Social media training is important in the workplace
Employers looking to protect their reputation and prevent turnover must save employees from themselves and provide the proper training. It’s not rocket science. In fact, most social media best practices are informed by a skill most sociable individuals display daily: common sense.
According to Hootsuite, the business benefits are obvious. Companies need employees to conduct themselves with class on social platforms, as their behavior – good or bad – reflects on the organization. According to Pew Research Center, 65 percent of all Americans use social media, which means you’re probably using these platforms to connect with customers in the first place. Offering training on a key operational apparatus never hurts.
If you’re planning to implement employee social media training, there are few guidelines you should follow.
First, cover social media basics – tweeting, hashtagging, etc. – and run through any company legal policies that apply to social platforms. The legal aspect of this introduction is key, reported The National Law Review. Coach employees on how to address competitors and clearly outline any disciplinary policies related to careless social media use. According to Entrepreneur, you should have an employment attorney review these regulations before they’re publicized or published in a handbook. Overly harsh or restrictive policies can make you vulnerable to lawsuits.
Next, try to facilitate real knowledge absorption by organizing some hands-on exercises. Quizzing is a good methodology. Testing can pinpoint knowledge gaps and make information easier to recall. However, don’t hand out some boring paper test. Instead, make it fun by organizing a quiz game with real prizes. Experts agree that this technique – called gamification –truly works, reported Entrepreneur.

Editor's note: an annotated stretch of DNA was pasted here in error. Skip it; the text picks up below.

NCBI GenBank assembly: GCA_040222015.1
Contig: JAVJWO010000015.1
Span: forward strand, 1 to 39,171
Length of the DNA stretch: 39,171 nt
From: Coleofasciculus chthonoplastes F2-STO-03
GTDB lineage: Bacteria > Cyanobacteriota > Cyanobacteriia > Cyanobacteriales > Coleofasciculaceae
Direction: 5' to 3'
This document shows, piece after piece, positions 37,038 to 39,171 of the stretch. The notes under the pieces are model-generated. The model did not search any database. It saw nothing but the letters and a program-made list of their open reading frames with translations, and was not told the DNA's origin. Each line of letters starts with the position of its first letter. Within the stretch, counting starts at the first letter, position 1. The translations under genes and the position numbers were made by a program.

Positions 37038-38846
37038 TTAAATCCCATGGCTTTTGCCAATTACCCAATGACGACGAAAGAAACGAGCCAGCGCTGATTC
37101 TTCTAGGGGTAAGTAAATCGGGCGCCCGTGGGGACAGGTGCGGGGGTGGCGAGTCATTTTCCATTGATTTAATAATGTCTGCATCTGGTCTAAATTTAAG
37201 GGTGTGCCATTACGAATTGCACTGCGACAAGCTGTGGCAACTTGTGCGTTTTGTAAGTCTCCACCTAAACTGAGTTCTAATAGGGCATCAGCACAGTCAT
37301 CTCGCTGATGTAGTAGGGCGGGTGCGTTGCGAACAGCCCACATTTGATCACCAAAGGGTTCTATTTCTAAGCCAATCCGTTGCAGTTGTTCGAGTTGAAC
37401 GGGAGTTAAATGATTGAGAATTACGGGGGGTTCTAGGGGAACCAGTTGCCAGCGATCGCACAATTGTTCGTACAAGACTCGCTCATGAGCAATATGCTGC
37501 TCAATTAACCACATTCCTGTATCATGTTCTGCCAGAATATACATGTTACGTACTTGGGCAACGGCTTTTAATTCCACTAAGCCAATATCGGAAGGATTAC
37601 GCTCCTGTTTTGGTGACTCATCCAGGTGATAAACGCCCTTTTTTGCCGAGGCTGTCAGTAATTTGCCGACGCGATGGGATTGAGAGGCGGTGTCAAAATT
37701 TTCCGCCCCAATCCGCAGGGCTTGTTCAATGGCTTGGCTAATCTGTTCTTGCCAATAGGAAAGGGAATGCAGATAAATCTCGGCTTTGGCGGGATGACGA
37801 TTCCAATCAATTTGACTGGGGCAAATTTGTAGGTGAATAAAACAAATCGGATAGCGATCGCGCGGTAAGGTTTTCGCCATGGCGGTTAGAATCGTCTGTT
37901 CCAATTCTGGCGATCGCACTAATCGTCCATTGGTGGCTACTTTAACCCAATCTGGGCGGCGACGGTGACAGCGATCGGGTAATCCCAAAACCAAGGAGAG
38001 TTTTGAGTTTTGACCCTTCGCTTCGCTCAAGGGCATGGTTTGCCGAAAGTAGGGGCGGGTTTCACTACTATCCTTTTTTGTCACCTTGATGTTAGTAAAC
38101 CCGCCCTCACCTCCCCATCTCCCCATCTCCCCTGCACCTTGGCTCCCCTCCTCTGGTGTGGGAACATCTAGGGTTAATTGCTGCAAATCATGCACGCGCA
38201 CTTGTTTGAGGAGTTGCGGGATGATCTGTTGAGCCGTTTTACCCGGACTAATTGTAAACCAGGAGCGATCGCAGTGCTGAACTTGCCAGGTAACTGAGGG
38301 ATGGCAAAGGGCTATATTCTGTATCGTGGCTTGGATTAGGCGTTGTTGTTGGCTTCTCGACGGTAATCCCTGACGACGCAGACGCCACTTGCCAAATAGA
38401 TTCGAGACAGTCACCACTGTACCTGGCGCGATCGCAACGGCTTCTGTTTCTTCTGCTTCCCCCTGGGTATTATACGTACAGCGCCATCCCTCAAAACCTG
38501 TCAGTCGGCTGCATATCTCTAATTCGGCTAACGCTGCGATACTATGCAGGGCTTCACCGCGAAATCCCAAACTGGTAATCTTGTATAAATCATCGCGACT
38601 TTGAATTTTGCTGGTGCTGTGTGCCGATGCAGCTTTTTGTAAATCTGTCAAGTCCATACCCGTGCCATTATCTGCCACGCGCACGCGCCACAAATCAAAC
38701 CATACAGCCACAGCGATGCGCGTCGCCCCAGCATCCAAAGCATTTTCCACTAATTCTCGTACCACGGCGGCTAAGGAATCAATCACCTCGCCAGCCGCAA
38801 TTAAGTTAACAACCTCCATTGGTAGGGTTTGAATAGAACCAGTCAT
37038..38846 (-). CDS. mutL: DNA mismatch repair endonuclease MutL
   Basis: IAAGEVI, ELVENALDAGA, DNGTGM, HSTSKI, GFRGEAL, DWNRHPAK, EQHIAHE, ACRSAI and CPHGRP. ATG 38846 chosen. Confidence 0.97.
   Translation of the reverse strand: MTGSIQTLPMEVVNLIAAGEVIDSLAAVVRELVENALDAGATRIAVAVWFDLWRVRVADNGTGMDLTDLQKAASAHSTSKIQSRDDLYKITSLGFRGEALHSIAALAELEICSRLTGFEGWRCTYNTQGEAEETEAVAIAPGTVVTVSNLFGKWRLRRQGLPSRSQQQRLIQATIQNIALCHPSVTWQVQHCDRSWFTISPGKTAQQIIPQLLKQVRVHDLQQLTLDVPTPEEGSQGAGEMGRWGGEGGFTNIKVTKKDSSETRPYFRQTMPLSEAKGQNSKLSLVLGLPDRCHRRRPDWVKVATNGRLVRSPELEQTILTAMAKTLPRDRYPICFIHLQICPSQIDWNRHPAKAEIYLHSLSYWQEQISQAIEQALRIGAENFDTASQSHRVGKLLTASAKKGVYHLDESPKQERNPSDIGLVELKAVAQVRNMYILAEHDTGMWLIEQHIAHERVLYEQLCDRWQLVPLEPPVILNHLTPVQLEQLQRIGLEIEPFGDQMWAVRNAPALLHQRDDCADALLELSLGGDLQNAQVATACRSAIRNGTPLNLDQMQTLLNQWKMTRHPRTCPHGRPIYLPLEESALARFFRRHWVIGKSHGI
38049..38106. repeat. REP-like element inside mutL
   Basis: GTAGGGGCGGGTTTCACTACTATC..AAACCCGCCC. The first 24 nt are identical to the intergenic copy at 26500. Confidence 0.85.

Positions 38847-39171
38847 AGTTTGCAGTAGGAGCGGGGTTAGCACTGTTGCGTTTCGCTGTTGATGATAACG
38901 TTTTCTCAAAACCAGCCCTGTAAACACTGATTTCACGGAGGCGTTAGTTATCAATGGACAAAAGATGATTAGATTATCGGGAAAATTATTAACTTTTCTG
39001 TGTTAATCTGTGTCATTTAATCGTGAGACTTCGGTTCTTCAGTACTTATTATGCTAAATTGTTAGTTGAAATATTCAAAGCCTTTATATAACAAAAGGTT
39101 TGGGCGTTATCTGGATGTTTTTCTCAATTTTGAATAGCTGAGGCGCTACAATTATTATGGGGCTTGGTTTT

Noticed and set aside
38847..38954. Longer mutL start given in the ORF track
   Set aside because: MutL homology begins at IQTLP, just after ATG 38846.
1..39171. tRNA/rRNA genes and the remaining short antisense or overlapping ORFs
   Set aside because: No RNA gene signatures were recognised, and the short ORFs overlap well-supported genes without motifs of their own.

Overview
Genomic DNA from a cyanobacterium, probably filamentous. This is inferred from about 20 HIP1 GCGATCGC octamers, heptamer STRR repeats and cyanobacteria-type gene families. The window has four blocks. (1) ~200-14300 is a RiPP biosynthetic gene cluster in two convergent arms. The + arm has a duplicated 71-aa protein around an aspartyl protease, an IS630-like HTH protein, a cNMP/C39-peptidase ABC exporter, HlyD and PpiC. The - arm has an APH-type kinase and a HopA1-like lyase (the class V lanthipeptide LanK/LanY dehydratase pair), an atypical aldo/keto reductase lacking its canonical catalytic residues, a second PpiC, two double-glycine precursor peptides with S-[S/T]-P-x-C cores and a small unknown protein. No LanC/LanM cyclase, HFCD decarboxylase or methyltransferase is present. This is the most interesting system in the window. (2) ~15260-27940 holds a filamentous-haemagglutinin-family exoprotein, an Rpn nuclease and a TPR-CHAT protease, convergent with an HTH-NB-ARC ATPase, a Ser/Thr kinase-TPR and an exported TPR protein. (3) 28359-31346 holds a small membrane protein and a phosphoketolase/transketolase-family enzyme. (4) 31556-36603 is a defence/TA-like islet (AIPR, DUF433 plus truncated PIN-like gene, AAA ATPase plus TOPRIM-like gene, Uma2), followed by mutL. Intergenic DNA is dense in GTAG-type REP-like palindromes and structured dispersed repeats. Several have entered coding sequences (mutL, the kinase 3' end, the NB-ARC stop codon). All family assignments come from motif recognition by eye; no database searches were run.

Additionally, try out some role-playing exercises. Ask your employees to take turns as casual social media users, customers and executives. Really help them understand the ripple effect even the briefest posts can make.
Once you’ve completed your initial training session, make sure to follow-up with additional courses to monitor progress and make updates. Despite its seemingly entrenched role in modern society, social media continues to evolve. For instance, a few short years ago, the text-only micro-blogging platform Twitter was all the rage. Today, its in steep decline and video platforms are now taking over, reported Fast Company.
Employers looking to implement an effective social media training program should certainly focus on follow-up and monitor developing trends.
Finally, the social media conversation can be tied into your organization’s ethics training. Ensuring your employees use ethical, innovative thinking can help them make appropriate decisions when they sign on to social media, or in any other area of the workplace. Tying the social media discussion in with a broader topic of ethics, may help employees see how what they say in a comment online can be just as damaging as making a rude comment to a customer or co-worker.